Supplementing the Independent School Fair have been two activities demanded by the challenge facing each student applying to and preparing for the move from the public school environment to the independent school environment. The first assistance required is with the testing procedure since all schools routinely require a test, a daunting procedure that needs to be made tolerable by explanation. In response to this, Queen City Foundation established a program to assist our students with standardized testing. In response to the second need , preparing for what they can expect in this new world they are entering, Queen City Foundation conducts a full day of “orientation” at which old hands talk about their experiences in an open forum for the students and their parents. Among other benefits, the new students get to know one another, and other persons in the independent school “world”.
Early on, the Trustees recognized that Queen City Foundation could not truly serve its highly motivated and academically talented students simply by placement in an independent school. As any parent knows, continuing support is a necessity. Our task, therefore, no less important than placing the student, is to help enrolled students in maximize their experience and development.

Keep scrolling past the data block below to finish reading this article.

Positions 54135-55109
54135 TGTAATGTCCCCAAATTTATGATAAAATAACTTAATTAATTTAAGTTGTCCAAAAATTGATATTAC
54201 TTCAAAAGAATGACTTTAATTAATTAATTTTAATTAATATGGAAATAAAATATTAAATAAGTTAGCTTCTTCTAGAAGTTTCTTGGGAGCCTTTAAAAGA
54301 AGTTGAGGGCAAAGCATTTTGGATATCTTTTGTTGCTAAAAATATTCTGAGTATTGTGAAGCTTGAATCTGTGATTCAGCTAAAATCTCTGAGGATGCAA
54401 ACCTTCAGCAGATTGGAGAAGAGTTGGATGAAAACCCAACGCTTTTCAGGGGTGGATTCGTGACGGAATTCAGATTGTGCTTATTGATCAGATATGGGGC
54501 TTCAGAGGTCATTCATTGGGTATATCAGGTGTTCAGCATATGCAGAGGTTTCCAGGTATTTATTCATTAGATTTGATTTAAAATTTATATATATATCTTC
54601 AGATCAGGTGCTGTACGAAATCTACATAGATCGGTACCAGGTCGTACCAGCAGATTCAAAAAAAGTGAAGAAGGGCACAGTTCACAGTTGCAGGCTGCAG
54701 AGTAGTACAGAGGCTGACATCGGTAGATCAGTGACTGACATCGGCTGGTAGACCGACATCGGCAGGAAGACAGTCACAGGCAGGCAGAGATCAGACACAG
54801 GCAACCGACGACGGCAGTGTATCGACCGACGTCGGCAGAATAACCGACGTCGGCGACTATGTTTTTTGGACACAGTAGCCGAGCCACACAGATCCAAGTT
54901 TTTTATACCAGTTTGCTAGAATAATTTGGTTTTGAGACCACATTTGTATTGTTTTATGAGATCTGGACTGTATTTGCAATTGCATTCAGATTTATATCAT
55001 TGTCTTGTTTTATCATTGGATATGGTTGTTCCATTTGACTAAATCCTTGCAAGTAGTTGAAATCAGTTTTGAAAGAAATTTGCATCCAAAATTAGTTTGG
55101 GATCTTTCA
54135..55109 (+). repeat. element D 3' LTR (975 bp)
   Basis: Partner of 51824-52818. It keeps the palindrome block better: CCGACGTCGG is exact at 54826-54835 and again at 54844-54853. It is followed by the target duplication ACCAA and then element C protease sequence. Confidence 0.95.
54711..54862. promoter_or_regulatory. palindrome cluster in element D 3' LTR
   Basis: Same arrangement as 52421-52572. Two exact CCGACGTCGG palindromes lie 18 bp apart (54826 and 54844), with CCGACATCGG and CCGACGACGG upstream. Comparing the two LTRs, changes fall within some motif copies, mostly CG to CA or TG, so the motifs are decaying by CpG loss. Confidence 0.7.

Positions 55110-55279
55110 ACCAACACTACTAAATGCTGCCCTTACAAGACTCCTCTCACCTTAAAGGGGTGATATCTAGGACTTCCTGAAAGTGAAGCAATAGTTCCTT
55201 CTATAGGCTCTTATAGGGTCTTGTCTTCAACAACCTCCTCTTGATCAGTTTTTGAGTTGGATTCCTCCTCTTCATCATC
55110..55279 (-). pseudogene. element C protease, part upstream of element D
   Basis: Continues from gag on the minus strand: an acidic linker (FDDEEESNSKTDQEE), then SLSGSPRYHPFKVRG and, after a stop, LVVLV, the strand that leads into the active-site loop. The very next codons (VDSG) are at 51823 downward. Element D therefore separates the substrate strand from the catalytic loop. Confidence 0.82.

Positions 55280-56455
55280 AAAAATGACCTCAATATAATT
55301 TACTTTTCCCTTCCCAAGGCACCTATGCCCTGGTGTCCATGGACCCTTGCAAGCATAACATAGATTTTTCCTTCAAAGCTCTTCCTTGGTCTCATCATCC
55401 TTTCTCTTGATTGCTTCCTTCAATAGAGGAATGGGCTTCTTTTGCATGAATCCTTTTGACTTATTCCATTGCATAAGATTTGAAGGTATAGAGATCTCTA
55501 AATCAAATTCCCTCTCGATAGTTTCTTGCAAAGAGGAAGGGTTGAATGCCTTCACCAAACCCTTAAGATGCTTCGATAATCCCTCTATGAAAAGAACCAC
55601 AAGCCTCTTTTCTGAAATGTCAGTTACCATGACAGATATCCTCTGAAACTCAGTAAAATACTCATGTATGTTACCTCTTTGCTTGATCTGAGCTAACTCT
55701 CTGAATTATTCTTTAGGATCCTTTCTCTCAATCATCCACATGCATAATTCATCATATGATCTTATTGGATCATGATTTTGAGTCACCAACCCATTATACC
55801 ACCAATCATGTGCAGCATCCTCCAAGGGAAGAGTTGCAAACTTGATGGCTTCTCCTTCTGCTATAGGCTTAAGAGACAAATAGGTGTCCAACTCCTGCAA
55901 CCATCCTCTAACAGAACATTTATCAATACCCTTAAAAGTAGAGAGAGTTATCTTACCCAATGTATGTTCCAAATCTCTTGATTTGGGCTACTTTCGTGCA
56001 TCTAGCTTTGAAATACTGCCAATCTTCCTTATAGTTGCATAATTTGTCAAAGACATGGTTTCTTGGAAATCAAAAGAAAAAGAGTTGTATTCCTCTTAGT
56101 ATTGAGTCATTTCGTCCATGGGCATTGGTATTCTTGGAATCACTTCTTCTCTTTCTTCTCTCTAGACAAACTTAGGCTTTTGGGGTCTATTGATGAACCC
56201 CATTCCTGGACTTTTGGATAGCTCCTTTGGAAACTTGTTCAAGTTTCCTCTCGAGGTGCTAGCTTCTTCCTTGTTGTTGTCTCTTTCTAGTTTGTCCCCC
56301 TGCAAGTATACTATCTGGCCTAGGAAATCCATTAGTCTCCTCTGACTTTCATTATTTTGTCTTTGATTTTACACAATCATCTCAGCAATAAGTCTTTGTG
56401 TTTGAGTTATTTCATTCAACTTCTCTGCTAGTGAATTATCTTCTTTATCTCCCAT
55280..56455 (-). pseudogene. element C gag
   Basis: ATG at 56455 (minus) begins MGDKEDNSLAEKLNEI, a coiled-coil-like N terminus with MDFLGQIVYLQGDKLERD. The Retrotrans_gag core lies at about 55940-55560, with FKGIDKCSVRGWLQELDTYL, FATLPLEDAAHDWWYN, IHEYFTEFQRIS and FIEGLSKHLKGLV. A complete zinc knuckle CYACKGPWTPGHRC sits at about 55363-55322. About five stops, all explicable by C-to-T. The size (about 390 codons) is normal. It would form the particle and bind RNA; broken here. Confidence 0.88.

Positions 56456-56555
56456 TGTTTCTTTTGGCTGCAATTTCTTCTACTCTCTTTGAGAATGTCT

To me this objective, Queen City Foundation collaborated with a series of programs to assist its students. Queen City Foundation annually arranged for summer employment through programs such as YES, LEAD, CCY, SWEL, and others. In the early 1980’s, Dr. Vera Edwards provided leadership training (as only she could) to a group of primary school students. In 1981, Queen City Foundation held its first Annual Recognition Dinner as an occasion to acknowledge the pride we have in these young persons who accepted the challenge of intensive college-preparatory training. At these dinners, we have had such inspirational speakers as Judge Nathaniel R. Jones (our first speaker), the legendary Arthur Ashe, Cincinnati City Councilmember Marion Spencer, Brigadier General Fred Gordon, the first African American Commandant of West Point, and other outstanding black leaders. Queen City Foundation has sponsored social occasions for the students, such as a holiday party during the Christmas season and a boat ride on the Ohio River in the summer, for both local and boarding students.